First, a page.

The best chance for ending the brutal California drought — a big El Niño — seems to be disappearing.
Back in the spring, you may recall, NOAA said the chances of an El Niño developing this year were at almost 4 out of 5. And there was some evidence suggesting it might be a strong El Niño, the kind that generally brings a lot of rain to California.
But earlier this week NOAA’s Climate Prediction Center (CPC) released its monthly “El Niño/Southern Oscillation (ENSO) Diagnostic Discussion,” which proclaimed, “The chance of El Niño has decreased to about 65% during the Northern Hemisphere fall and early winter.” And if we do see one, it’s likely to be either weak or moderate.
An El Niño is “characterized by unusually warm ocean temperatures in the Equatorial Pacific,” as NOAA explains. That contrasts with the unusually cold temps in the Equatorial Pacific during a La Niña. Both are associated with extreme weather around the globe.
So what happened to El Niño this year? NOAA explains that “most of the Niño indices” of ocean surface temperature for different regions of the Equatorial Pacific dropped toward the end of July.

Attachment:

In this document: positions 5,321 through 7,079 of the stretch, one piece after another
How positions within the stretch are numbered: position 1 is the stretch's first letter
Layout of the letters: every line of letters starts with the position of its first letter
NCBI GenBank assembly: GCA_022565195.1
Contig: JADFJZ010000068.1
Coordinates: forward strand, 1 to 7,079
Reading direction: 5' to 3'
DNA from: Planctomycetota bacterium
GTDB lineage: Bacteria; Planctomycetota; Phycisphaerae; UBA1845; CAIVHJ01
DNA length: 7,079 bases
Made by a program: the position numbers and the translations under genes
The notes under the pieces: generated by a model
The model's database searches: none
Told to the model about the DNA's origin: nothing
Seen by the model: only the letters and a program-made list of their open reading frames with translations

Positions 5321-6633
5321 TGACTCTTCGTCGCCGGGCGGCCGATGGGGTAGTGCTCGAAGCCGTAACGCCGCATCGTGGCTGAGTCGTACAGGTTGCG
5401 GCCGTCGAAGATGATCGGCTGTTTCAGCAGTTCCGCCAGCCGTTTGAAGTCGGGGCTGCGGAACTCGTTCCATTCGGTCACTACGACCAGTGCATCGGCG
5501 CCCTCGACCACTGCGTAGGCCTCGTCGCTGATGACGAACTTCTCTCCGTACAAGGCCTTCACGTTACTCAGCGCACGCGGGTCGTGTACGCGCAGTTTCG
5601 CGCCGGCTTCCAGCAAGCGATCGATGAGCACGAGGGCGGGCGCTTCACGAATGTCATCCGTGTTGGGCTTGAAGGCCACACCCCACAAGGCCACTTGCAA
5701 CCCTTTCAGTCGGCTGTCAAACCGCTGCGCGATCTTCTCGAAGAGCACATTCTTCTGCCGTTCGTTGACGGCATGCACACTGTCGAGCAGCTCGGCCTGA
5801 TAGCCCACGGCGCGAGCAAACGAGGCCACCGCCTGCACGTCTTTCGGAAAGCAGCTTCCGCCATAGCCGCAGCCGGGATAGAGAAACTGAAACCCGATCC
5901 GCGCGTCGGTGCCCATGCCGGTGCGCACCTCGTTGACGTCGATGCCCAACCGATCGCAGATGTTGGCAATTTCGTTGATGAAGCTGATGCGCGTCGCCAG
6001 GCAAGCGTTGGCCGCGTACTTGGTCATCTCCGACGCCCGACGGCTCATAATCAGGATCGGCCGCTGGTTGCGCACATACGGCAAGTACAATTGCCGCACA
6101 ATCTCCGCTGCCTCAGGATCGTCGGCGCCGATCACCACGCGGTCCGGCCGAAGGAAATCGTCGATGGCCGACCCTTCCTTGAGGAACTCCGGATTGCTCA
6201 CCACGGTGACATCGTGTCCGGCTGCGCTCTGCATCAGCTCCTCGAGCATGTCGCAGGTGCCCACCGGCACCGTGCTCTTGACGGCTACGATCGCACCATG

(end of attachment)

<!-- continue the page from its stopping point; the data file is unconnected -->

The result: Instead of looking like the ideal El Niño image above, as it started to earlier this year (see here), it starting looking more like this:
“That El Niño that was really coming on like gangbusters in the spring has virtually disappeared at this point,” in the words of NASA climatologist Bill Patzert. “Unless we see a miraculous resurgence, any hope for an El Niño soaking [California] this winter is pretty much in the rear-view mirror.”
Here’s what NOAA’s Climate Prediction Center thinks will happen:
Over the last month, model forecasts have slightly delayed the El Niño onset, with most models now indicating the onset during July-September, with the event continuing into early 2015. A strong El Niño is not favored in any of the ensemble averages, and slightly more models call for a weak event rather than a moderate event. At this time, the consensus of forecasters expects El Niño to emerge during August-October and to peak at weak strength during the late fall and early winter…. The chance of El Niño has decreased to about 65%….
It’s worth noting the Australian Bureau of Meteorology concluded last week that “the chance of El Niño developing in 2014 is approximately 50%, which remains significant at double the normal likelihood of an event.”
Finally, El Niños are generally the hottest years on record, since the regional warming adds to the underlying global warming trend. Even so, June of this year was the hottest June on record. May was the hottest May. For reasons only scientists can explain, the globe just keeps warming….
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